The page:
Thorvaldsdóttir premiere leads an atmospheric evening with Spektral Quartet

Wed Oct 30, 2019 at 11:25 am
The Spektral Quartet performed Tuesday night at the Kennedy Center Terrace Theater. Photo Daniel Kullman

When the Spektral Quartet comes to town, they bring a bevy of new music with them. Last here for two daring all-modern programs at the Library of Congress in 2018, the Chicago-based ensemble took the stage of the Kennedy Center Terrace Theater Tuesday night with a mixture of old and new music.

The presenter, Washington Performing Arts, co-commissioned the evening’s high point, Enigma, the first string quartet by Anna Thorvaldsdóttir, heard in its world premiere.

The musicians felt so strongly about the opening musical pairing, Tomás Luis de Victoria’s motet O Magnum Mysterium and Eliza Brown’s String Quartet No. 1, that they asked the audience not to applaud between them. This drew attention to some similarities in musical motifs between the two works. In particular, the interval of a perfect fifth, heard in the motet’s first point of imitation, was echoed but then obscured with other sounds in Brown’s piece.

In theory having a string quartet take the parts of a four-voice choral work should work perfectly, eliminating potential vocal shortfalls like breath support of long lines. In practice, balance and intonation were not always ideal, possibly related to the scordatura tuning of the cello required for the Brown piece and also used here. Throughout the evening the two violinists sometimes seemed in a separate sound pocket from violist Doyle Armbrust and cellist Russell Rolen.

Brown wrote her first, and so far only, string quartet in 2011, when it was premiered by the then brand-new Spektral Quartet, and revised it in 2013. The stage lights, darkened for the Victoria piece, slowly came back up at the beginning of the piece. In the words of the composer, who teaches composition and music theory at DePauw University, “the elements of an original, functional chord progression are taken apart and brought in and out of focus, as though one is hearing the progression through the constantly adjusting lens of an aural microscope.”

Scratchy harmonics and pulsed patterns of repeated notes obscured the opening fifth, into which a minor third gradually slipped, again hearkening back to the mode of the Victoria motet. Armbrust’s manic viola solo at about the midpoint of the work led into a blossoming major chord climax, an exceptional break in a work that lacked textural and harmonic variety.

At the start of Beethoven’s String Quartet No. 16, Armbrust’s jaunty take on the quirky viola motif set a joyful tone for the composer’s last complete quartet. Scholar Joseph Kerman noted a “self-conscious classicism” in the work, in which Beethoven “turns sharply back, not forward, more so than any other work in a decade.” For this piece violinists Maeve Feinberg and Clara Lyon switched places, but with Lyon on first the issues of scratchy intonation, especially in high passages, continued.

The brief Scherzo movement was spirited, but the colossal slow movement, the pensive variations that are the quartet’s heart, felt perfunctory rather than expansive. The best moments came in the humorous finale, with the introspective opening question (“Must it be?,” as Beethoven wrote in the score) answered by a rambunctious, tumbling response (“It must be”).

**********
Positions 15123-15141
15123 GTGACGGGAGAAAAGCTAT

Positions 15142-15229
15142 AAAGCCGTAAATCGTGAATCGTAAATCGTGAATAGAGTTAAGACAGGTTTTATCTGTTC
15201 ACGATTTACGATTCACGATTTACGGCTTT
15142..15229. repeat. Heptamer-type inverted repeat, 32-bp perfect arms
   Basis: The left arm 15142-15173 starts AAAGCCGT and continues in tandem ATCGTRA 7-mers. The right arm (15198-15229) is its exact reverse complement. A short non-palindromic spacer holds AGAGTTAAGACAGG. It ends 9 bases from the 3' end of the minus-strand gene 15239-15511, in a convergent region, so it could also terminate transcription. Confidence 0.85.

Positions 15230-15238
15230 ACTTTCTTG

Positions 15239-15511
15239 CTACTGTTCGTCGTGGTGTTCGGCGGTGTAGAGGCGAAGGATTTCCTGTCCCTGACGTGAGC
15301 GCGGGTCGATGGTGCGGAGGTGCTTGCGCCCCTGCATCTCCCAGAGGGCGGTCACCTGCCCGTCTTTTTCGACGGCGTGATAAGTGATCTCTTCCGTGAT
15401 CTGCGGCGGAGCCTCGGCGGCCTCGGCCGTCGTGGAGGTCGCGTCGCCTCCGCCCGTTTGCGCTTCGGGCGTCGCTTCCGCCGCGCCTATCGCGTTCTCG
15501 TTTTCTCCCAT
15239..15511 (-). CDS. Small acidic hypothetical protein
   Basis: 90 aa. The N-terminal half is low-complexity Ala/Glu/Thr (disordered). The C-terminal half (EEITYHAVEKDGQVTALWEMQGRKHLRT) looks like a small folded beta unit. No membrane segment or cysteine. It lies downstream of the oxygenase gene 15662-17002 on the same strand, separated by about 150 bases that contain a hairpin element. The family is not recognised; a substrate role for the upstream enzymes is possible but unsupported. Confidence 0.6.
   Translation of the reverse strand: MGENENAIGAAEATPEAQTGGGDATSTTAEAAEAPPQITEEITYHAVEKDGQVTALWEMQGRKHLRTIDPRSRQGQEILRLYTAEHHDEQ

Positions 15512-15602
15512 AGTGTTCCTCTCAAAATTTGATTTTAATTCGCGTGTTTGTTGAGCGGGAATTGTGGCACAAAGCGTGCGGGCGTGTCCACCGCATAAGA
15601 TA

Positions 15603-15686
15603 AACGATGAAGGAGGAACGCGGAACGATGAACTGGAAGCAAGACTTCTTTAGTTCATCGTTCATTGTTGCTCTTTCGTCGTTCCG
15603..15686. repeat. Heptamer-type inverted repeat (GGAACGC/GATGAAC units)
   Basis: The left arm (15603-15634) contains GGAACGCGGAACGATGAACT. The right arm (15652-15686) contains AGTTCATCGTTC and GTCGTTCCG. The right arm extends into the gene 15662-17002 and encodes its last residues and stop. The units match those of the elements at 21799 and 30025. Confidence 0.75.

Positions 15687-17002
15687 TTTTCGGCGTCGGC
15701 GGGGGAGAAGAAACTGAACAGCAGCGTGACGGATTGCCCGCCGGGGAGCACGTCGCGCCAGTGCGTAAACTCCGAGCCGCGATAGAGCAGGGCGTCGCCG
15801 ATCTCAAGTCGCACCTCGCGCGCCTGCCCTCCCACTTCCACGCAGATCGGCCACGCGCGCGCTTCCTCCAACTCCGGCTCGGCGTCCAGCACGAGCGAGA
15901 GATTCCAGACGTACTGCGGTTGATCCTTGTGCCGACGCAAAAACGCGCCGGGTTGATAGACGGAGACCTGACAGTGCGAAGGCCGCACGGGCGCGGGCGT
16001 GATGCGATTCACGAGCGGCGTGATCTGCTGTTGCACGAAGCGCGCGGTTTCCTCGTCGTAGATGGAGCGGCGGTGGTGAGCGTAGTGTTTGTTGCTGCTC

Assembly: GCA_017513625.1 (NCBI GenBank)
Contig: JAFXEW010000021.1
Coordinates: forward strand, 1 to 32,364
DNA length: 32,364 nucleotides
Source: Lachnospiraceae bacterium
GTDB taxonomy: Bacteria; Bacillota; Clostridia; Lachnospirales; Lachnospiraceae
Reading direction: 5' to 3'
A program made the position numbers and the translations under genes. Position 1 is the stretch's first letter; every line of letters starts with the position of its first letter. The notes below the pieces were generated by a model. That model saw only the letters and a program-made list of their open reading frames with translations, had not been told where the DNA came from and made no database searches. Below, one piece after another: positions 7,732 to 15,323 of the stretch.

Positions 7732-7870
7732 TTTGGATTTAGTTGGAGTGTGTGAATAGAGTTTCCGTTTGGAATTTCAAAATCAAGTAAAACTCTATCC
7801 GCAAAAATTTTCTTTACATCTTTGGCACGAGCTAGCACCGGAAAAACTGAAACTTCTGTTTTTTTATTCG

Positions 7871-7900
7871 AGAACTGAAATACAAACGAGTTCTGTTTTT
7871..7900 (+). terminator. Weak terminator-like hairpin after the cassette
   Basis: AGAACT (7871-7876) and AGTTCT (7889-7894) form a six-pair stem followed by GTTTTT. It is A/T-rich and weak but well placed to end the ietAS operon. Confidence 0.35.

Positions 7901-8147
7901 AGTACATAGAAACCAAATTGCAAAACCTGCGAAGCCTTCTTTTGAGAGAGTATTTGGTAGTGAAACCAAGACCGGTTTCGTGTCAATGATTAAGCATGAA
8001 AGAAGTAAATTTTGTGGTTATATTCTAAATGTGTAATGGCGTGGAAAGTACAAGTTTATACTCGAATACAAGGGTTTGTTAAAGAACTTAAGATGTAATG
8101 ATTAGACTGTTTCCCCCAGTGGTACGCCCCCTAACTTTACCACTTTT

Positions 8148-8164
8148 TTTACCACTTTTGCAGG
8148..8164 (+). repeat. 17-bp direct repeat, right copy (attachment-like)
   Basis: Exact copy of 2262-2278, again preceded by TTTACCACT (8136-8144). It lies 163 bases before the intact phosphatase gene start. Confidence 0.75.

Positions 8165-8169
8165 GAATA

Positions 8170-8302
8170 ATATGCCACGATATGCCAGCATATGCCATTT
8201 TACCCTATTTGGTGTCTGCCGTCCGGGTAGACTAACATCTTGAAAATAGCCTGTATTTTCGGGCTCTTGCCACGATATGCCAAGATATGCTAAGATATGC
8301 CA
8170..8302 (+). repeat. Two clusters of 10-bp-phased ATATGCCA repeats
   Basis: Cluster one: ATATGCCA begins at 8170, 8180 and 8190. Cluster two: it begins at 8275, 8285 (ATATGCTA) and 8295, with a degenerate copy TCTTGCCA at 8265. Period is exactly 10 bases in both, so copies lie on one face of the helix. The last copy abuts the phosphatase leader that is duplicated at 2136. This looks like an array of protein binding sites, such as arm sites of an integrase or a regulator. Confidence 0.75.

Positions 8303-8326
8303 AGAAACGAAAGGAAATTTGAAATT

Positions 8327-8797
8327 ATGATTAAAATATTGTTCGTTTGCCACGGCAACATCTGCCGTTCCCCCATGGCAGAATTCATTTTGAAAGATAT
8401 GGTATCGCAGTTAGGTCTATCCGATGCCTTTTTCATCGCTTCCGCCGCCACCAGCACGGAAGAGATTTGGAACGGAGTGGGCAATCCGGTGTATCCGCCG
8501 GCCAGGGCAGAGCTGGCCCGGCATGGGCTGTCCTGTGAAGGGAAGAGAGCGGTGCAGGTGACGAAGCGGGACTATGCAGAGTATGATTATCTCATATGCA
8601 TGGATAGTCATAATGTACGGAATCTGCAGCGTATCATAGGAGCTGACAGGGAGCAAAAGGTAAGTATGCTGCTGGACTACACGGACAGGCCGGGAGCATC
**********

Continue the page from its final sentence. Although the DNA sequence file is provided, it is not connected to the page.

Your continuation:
It seemed that the space and calm missing from Beethoven’s slow movement was saved up for the new piece, Anna Thorvaldsdóttir’s Enigma, which the composer described as “pulsating stasis . . . contrasted with fragmented materials.” Inspired in part by the memorable experience of the total solar eclipse that crossed part of the United States in August 2017, the 27-minute work is a meditative slow burn.

Pitchless tremolo buzzing punctuated the music, augmented by amplification that heightened the sense of echo effects at times. Washes of chords, often clustered with dissonance, morphed in and out of perception. Major themes appeared throughout the course of what seemed like three movements: glissando sighs like seagull cries, and the descending minor tetrachord of the chaconne (do-te-le-sol in solfege), a universal signifier of lament. This last theme was often layered upon itself in polyphonic imitation streaming slowly downward.

While the outer movements felt slow and almost shapeless, the inner movement pulsated with more active rhythms. The music is paired with a visual component, a mysterious and equally slow-moving video by Sigurður Guðjónnson, an Icelander like Thorvaldsdóttir. Made with “high-powered cameras working at a microscopic level,” according to Armbrust’s program notes, the images change at a glacial pace, with tiny shapes seeming to grow and expand in a hallucinatory way as one picture melts slowly into the next.

The effect of music and video should only be heightened when it is performed as actually intended, with the images projected on a 360-degree dome screen, rather than a smaller flat screen. This will happen for the first time June 11 and 12, 2020, at the Adler Planetarium’s Grainger Sky Theater in Chicago. Thorvaldsdóttir’s Enigma will have its Chicago premiere November 14.

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